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by Jeff and Jenn Eckert
TechJect's Dragonfly flies like a bird, hovers like an insect,
and relays snoop data.
UAV for Everyone
Monopoly for Bots and Meatbags
If you're tired of the standard game of
Monopoly (and who isn't?), you might want to
check out the Futurama version, inspired by Matt
Groening and David X. Cohen's TV show of the
same name. Prominently featured, of course, is
Bender Bending Rodriguez (or better known as just
Bender) — the human-hating robot described in the
series as an "alcoholic, whore-mongering, chain-smoking gambler."
Noted as being Monopoly for both "meatbags
If you have been worried that aerial spybots might
someday become cheap enough for deployment by
your neighborhood peeping Tom, take note: Someday
has arrived, along with the Dragonfly UAV from
www.techject.com). The spinoff from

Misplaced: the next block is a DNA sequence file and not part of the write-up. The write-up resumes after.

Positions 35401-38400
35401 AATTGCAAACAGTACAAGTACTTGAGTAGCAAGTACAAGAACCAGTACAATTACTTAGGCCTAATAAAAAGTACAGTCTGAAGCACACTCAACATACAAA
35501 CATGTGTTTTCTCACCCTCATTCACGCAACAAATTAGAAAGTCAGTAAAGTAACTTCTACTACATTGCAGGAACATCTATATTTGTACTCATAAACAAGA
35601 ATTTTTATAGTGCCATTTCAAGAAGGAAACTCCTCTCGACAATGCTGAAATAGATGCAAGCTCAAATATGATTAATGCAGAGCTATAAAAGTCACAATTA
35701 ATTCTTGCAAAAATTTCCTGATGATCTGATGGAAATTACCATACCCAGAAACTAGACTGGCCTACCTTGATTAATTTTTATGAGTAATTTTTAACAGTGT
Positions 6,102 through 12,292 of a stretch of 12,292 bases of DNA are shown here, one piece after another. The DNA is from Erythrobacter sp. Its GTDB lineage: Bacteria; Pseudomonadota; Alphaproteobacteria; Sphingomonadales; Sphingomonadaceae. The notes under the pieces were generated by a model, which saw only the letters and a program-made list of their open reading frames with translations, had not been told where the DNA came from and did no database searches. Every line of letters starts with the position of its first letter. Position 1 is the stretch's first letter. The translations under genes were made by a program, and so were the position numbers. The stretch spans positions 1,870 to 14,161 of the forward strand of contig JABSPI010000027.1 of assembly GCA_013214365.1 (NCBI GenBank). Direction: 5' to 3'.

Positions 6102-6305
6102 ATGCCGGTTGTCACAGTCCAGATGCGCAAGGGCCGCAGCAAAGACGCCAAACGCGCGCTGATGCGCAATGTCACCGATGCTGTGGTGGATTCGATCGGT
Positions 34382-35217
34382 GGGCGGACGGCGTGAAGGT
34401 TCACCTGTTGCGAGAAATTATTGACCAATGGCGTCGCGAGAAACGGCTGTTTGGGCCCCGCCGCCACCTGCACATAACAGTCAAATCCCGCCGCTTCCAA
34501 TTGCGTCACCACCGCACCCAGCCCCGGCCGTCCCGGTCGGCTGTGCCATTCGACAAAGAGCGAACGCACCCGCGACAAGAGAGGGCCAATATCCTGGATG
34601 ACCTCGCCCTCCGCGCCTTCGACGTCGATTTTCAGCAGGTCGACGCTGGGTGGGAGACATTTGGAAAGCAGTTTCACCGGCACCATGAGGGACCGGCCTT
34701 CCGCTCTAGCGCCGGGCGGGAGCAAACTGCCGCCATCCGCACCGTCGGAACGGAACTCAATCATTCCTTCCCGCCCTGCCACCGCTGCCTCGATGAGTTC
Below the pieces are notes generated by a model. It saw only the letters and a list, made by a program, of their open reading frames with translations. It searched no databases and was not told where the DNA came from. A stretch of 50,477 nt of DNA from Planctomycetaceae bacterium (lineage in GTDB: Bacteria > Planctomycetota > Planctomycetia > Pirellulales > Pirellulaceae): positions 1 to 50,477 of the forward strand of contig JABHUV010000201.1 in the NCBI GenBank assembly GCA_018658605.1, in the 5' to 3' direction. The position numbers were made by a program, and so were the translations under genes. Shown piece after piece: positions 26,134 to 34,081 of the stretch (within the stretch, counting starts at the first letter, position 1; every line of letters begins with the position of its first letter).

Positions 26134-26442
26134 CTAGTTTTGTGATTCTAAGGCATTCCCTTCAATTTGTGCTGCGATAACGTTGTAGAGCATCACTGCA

Georgia Tech's Robotics and Intelligent Machines
Department was obviously inspired by the abilities of
the real dragonfly, which the team describes as "the
king of them all ... the top of its food chain and the
fiercest predator in the sky, with unmatched flight
performance in the insect world."
The Hy TAQ bot -- developed at Illinois Tech
-- offers hybrid locomotion.
Flies and a Roll
Now and then you see
something that makes you
slap yourself in the forehead
and ask, "Why didn't I think
of that?" A good candidate is
the Hybrid Terrestrial and
Aerial Quadrotor (Hy TAQ),
developed at the Illinois
Institute of Technology
www.iit.edu). We all know
that rolling bots encounter
obstacles and flying bots use
a lot of power to stay aloft.
two together to achieve the
best of both worlds.
Hy TAQ is basically just a
garden variety quadrotor in a
rolling cage. Simple, but
pretty clever. While in
terrestrial operation, the
rotors push the unit along
the ground. When something
gets in its way, it simply flies
over it. Experiments have
shown that the unit can
travel four times farther and
operate nearly six times as
long as an aerial-only system.
8 SERVO 02.2013